Thursday, February 19, 2009

Fish finder frequency

Most sonar units today operate at 50 kHz - 200 kHz (kilohertz) and there are advantages to each frequency, but for almost all freshwater applications and most saltwater applications, 192 or 200 kHz is the best choice. It gives the best detail, works best in shallow water and at speed, and typically shows less "noise" and undesired echoes. Target definition is also better with these higher frequencies. This is the ability to display two fish as two separate echoes instead of one "blob" on the screen.

There are some applications where a 50 kHz frequency is best. Typically, a 50 kHz sonar (under the same conditions and power) can penetrate water to deeper depths than higher frequencies. This is due to water's natural ability to absorb sound waves. The rate of absorption is greater for higher frequency sound than it is for lower frequencies. Therefore, you'll generally find 50 kHz used in deeper saltwater applications. Also, 50 kHz transducers typically have wider coverage angles than 192 or 200 kHz transducers. This characteristic makes them useful in tracking multiple downriggers. Thus, even when these downriggers are in relatively shallow depths, 50 kHz is preferred by many fishermen. In summary, the differences between these frequencies are:

192 or 200 kHz

* Shallower depths
* Narrow cone angle
* Better definition and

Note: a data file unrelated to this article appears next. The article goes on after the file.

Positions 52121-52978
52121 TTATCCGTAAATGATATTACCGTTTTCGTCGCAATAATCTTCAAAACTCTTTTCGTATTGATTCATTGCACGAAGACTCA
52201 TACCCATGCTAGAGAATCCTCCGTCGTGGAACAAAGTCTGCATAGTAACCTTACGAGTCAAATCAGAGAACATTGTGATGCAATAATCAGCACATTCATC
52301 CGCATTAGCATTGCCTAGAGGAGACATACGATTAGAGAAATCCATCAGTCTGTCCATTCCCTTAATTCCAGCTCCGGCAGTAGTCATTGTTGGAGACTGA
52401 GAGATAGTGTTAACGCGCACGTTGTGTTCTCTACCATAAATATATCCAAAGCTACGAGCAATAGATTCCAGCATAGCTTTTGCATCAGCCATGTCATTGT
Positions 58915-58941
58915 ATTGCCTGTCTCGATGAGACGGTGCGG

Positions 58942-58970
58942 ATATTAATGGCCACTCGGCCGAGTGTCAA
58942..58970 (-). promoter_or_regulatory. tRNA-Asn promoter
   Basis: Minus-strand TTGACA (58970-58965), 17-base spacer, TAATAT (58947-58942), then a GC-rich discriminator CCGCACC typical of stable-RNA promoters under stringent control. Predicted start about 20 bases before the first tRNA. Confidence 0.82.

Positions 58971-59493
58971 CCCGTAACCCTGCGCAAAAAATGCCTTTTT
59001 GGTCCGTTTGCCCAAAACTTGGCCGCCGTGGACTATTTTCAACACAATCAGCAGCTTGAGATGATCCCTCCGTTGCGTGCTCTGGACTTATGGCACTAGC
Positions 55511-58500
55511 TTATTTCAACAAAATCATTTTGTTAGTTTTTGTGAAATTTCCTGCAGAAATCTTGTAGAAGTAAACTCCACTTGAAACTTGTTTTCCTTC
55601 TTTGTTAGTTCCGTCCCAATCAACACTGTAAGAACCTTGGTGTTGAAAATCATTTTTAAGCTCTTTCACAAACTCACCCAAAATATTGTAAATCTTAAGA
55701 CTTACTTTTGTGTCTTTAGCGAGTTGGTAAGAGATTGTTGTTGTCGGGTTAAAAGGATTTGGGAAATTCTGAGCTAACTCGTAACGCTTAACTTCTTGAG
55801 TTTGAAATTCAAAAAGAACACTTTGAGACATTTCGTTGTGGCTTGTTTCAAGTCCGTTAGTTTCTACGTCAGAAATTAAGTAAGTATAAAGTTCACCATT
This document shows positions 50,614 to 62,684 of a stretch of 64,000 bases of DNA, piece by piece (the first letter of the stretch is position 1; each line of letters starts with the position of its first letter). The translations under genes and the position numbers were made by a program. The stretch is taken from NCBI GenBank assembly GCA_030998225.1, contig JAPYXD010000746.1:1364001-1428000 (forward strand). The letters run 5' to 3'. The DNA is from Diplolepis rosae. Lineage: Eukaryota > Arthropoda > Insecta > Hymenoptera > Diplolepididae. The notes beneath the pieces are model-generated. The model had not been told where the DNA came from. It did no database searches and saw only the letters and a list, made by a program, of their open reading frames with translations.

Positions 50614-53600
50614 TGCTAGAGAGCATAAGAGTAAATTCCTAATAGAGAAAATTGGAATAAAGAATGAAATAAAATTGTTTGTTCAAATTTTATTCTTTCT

target separation
* Less noise susceptibility

50 kHz
* Deeper depths
* Wide cone angle
* Less definition and
target separation
* More noise susceptibility


fisshy said...

Choosing the best fish finder is about getting the bigger fish to catch.The greater the frequency the higher the chance of finding fish!

Gennie said...

I really like this article,
it's too good,
i like it,.
fish finder

Parbotti said...

WOOOOOOOW !!!!!! The ultimate field trip! Congratulations, to all the fisherman!!!!!! What a catch! Pulling together a last minute adventure makes it even more fun, doesn't it? Special memories for all!!!!! Thanks!

Taskin said...

An anchor pulley system- An anchor is important and you should have one on your kayak. Wind is a major concern when fishing out of a 'yak. I designed a "pulley system" on the bow of my kayak where I can release and drop anchor from the safety of my seat.